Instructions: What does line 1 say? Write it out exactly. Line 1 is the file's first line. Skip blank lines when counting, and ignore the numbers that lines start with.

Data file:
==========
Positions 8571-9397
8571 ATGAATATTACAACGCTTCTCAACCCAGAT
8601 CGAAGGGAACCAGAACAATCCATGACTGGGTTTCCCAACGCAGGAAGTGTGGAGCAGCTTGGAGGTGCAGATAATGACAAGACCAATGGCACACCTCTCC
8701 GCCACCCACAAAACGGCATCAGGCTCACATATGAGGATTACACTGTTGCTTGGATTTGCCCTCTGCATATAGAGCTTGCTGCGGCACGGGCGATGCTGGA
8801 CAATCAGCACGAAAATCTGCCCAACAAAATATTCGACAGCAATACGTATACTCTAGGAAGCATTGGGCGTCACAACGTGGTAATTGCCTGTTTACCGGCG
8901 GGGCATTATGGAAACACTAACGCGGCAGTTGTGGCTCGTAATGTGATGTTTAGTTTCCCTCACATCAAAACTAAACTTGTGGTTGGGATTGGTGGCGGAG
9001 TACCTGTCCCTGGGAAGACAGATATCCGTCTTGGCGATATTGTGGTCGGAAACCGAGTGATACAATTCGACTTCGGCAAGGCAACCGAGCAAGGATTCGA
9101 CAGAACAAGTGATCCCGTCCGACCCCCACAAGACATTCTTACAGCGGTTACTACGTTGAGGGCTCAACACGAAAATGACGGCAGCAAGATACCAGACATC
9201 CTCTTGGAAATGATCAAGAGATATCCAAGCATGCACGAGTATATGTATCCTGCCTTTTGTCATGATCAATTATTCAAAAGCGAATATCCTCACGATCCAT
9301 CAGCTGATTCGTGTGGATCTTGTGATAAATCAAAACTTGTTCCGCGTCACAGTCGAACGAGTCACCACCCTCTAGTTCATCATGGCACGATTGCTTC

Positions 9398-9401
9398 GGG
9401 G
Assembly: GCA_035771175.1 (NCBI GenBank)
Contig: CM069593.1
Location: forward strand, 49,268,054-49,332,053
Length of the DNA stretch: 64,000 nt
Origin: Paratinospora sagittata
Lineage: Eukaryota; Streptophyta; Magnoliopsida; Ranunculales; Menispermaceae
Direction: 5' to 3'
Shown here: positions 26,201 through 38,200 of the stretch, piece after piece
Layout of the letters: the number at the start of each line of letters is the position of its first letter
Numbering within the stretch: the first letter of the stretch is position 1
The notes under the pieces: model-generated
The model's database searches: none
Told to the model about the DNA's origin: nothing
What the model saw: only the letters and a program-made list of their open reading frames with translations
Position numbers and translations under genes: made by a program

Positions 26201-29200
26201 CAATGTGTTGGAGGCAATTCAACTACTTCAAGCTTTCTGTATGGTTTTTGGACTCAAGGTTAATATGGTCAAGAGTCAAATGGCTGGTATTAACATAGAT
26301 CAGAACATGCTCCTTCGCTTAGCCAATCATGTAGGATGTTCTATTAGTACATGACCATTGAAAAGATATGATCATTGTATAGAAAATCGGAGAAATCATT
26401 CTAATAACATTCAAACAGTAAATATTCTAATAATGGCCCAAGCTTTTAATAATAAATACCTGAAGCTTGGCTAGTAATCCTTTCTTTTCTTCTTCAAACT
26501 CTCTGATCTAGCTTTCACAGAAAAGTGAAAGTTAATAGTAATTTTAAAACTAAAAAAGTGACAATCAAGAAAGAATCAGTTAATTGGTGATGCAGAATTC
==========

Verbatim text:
Positions 8571-9397